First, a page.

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West Coast Conference Preview: Gonzaga Looks To Reclaim Throne In 2012-13

A year after seeing its streak of consecutive WCC regular season titles snapped by rival Saint Mary's, Gonzaga appears poised to reclaim its status as the league's top dog.


The addition of Brigham Young in 2011-12 was supposed to spark a drastic change at the top of the West Coast Conference. It did, just not in the fashion that many had expected.

It felt like a case of "the more things change" for the better part of the conference season, as Gonzaga and Saint Mary's battled for supremacy at the top of the WCC standings. That changed on Feb. 26 when the Gaels defeated San Francisco to lock up the regular season title and become the first team other than GU to win the league outright since 2000. Saint Mary's then cemented its supremacy by knocking off the 'Zags by four in the WCC title game to claim both league championships as well as the season series with its arch-rivals.

The conference success proved to be little help to Saint Mary's in the NCAA Tournament, however, as they were the only one of the three WCC teams in the field of 68 to not win a game (granted, BYU's win came in the "First Four"). Reigning WCC Player of the Year Matthew Dellavedova is back and hoping to avenge that disappointment in his senior season.

Despite the mega recruiting classes pulled in by the Pac-12's Arizona and UCLA, the WCC again figures to be about as lethal at the top as any conference on the West Coast. A second straight season where the league sends three teams to the NCAA Tournament seems probable. The only issue is whether or not one of those teams can play their way into the second weekend of the big dance this time.


Saint Mary's 14-2 -- .875 27-5 .844 W4
Gonzaga 13-3 1 .813 25-6 .806 L1
Brigham Young 12-4 2 .750 25-8 .758 L1
Loyola Marymount 11-5 3 .688 19-12 .613 L1
San Francisco 8-8 6 .500 20-13 .606 L1
San Diego 7-9 7 .438 13-18 .419 L1
Pepperdine 4-12 10 .250 10-19 .345 L1
Portland 3-13 11 .188 7-24 .226 L1
Santa Clara 0-16 14 .000 8-22 .267 L18


(1) Saint Mary's defeated (2) Gonzaga (78-74)


First Four

(14) BYU defeated (14) Iona (78-72)

Round of 64

(3) Marquette defeated (14) BYU (88-68)

(10) Purdue defeated (7) Saint Mary's (72-69)

(7) Gonzaga defeated (10) West Virginia (77-54)

Round of 32

(2) Ohio State defeated (7) Gonzaga (73-66)


1. Gonzaga/Saint Mary's Rivalry Hits its Peak

Because of the sustained success of each program, Saint Mary's/Gonzaga has gone from arguably the best rivalry in mid-major basketball to one of the best rivalries in college basketball, period. The intensity between the two programs is at an all-time high after the Gaels broke what had been known around the WCC as simply "the streak" by wining the regular season title outright, and then claimed the season series with the 'Zags by beating them in the conference tournament championship game.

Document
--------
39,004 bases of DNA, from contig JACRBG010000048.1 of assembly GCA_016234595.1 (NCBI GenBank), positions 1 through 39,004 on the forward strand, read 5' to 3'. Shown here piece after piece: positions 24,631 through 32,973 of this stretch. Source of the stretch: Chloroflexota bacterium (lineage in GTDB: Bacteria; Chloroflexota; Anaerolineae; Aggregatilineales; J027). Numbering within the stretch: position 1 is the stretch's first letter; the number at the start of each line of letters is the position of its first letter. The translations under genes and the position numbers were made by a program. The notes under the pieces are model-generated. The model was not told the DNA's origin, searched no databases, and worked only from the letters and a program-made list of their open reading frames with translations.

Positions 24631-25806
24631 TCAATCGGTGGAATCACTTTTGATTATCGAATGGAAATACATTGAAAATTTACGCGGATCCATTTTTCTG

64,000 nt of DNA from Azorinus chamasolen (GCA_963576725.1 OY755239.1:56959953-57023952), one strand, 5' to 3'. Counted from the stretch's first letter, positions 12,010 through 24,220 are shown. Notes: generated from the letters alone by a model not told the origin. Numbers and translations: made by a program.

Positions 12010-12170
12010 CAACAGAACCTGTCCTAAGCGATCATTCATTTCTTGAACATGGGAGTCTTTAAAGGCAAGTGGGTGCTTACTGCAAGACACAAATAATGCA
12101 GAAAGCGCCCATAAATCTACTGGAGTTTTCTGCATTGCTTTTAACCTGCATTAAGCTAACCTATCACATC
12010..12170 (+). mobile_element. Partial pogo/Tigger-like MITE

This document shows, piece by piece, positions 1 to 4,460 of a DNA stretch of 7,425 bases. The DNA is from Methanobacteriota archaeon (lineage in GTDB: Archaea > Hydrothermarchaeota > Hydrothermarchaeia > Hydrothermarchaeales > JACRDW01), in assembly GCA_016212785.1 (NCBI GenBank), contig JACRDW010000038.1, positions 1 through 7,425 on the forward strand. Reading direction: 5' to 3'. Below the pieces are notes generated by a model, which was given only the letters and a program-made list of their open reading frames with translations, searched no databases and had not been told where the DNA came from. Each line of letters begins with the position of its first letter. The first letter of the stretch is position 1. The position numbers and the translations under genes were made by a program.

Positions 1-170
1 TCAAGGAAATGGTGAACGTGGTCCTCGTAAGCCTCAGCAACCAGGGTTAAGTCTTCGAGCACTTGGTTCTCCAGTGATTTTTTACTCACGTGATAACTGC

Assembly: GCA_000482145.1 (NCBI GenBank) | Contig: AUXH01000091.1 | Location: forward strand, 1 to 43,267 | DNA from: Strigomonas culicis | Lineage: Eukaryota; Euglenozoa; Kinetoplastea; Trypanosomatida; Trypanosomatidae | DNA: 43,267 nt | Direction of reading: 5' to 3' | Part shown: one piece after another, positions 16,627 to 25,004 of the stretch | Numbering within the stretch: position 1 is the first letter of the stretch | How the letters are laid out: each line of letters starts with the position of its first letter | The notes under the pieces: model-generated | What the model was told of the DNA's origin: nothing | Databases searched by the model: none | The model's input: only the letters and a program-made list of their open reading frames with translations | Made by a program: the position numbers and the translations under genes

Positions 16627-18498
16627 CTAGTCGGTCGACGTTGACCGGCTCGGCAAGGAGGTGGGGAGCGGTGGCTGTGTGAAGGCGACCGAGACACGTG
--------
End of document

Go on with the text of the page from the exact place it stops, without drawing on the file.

Not only are the programs two of the best on the left coast, and both teams figure to have top 25 potential again this season, but they both really, really do not like one another. That should make for at least two must-see showdowns in 2012-13.

2. No More Double Bye

Since 2003, the WCC has been one of the mid-major leagues which has protected its top two seeds by giving them a bye directly into the semifinals of the conference tournament. That will only be the case for one more season, however, as the league voted this summer to switch to a more standard tournament where the top eight teams begin play in the quarterfinals. That format will take over in 2014, when Pacific joins the WCC and the conference expands to 10 teams.

The feeling amongst the league leaders is that programs like Gonzaga and Saint Mary's are now so established as national powers that they don't need to be protected by the league in order to ensure their inclusion in the NCAA Tournament. The new format gives the rest of the conference a more equal shot at the conference's auto-bid and also betters the odds of more than two WCC teams making it to the big dance.

3. Mass Exodus At San Francisco

It's been the year (or offseason) of the transfer in college basketball, and no program has been affected more than San Francisco, which has lost six players to unexpected defection. The list includes: Perris Blackwell (Washington), Charles Standifer (Cal State Fullerton), Michael Williams (Cal State Fullerton), Avery Johnson (UC-Davis), Khalil Murphy (Undecided) and Justin Raffington (Florida Atlantic).

Blackwell and Williams were expected to be the leading returning scorers for the Dons, who were already losing All-WCC standout Angelo Coloiaro to graduation. In all, nine members of last year's 20-win team will not be returning to play for Rex Walters.


1. Gonzaga

Elias Harris was one of the biggest recruits ever to sign with Gonzaga, so it's a little bit of a surprise to see him back for his fourth season in Spokane. But the surprise is a good one for Mark Few, whose Buldogs displayed a frontcourt toughness in both their NCAA Tournament blowout of West Virginia and loss to Ohio State that had been noticeably absent in recent postseason appearances. The loss of Robert Sacre is a blow, but junior center Sam Dower has the potential to be a star, and if Polish 7-footer Przemek Karnowski is half as good as certain recruiting specialists say he is, then the 'Zags shouldn't miss a beat in the post.